Shoulder pain is a right pain. Suddenly everyday things become an effort. Washing your hair, putting a coat on or reaching for anything can bring on searing pain. But how do you know if it’s serious?
We have put together a quick self-assessment you can take right now.
The shoulder is a complex system of joints that when working together enable a large range of motion for pushing, pulling lifting and throwing.
There are three key bones forming the shoulder which sit on the rib cage: as shown below.
The combined action of these joints allowing such mobility does however come at a cost to stability. It is important to understand that shoulder stability is a combined function of passive and active work carried out by an orchestra of tissues. The image below gives a birdseye view of the shoulder socket with passive structures (ligaments) in place.
Do not get too concerned with the long complicated names but be aware that any name followed by ‘ligament’ comprises our ‘passive’ support and any name ending in ‘tendon’ describes our active, or muscular support. The rest of the shoulder stability comes from muscles. Most importantly these muscles must fire at the right time. When they don’t bad things happen. This can be a slow process but once it has progressed enough can give rise to impingement syndrome.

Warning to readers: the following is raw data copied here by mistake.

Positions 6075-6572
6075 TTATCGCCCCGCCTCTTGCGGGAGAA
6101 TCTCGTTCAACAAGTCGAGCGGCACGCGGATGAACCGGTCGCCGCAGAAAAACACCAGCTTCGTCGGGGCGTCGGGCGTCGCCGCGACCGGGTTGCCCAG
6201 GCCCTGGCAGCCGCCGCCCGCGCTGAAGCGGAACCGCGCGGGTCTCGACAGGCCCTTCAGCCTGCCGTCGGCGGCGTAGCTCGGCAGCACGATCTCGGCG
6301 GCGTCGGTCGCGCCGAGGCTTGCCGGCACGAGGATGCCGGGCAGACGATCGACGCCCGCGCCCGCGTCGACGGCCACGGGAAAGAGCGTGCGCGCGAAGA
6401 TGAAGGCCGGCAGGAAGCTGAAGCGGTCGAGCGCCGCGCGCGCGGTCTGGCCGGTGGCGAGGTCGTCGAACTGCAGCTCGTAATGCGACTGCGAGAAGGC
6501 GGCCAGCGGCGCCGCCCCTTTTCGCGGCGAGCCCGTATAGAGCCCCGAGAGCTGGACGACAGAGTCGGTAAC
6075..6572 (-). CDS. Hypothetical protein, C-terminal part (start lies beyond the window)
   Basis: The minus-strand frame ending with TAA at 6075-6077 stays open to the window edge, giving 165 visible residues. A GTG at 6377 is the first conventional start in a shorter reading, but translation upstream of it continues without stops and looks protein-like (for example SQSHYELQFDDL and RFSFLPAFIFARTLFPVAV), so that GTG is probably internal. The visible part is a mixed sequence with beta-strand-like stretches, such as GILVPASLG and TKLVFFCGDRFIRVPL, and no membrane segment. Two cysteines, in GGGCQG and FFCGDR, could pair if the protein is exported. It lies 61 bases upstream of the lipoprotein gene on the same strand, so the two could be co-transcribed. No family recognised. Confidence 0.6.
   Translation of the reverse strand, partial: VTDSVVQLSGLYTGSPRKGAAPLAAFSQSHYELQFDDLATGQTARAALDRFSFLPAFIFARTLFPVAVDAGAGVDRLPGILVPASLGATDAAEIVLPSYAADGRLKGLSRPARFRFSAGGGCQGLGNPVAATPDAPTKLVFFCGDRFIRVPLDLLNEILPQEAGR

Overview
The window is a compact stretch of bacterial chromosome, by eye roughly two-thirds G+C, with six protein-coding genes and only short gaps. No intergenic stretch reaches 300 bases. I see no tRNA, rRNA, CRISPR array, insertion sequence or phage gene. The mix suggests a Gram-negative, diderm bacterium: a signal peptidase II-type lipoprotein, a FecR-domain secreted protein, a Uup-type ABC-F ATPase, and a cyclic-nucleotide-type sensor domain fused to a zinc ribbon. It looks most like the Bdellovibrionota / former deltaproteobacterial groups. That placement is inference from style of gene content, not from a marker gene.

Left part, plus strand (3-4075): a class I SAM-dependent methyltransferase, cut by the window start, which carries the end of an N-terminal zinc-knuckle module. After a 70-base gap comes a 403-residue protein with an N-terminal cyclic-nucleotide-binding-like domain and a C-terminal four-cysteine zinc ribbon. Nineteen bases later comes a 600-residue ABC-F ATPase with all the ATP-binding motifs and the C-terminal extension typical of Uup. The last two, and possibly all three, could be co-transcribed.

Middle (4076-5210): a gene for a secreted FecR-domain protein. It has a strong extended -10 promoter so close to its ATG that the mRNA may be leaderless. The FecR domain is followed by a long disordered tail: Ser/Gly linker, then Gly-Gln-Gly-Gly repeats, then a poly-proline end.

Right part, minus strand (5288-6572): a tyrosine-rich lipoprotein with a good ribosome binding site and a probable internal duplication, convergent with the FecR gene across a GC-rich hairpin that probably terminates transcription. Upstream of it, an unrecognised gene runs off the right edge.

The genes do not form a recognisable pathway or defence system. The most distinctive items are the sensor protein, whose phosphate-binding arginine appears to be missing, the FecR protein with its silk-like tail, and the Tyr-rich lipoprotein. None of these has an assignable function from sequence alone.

This series of events is collectively termed impingement syndrome. There is a simple for this.
A positive test is one that produces pain or inability to raise the elbow and we consider this a RED FLAG. A red flag means you should not persevere with any training or workplace activity that aggravates your shoulder and get managed by a trained clinician.
When you have an impingement syndrome there is active inflammation present in the shoulder that is working tirelessly to kick start the healing process.
Active recovery is the answer (ARITA) and is essential to facilitate this process as oppose to ICE and IMMOBILISATION; examples of which can be found below.
Another early manifestation of this could be reduced rotational capacity at the shoulder and can be tested by yourself. If this test is positive then we call it a yellow flag, meaning that it is not yet clinically a problem but some focused mobility / muscle activation is indicated:
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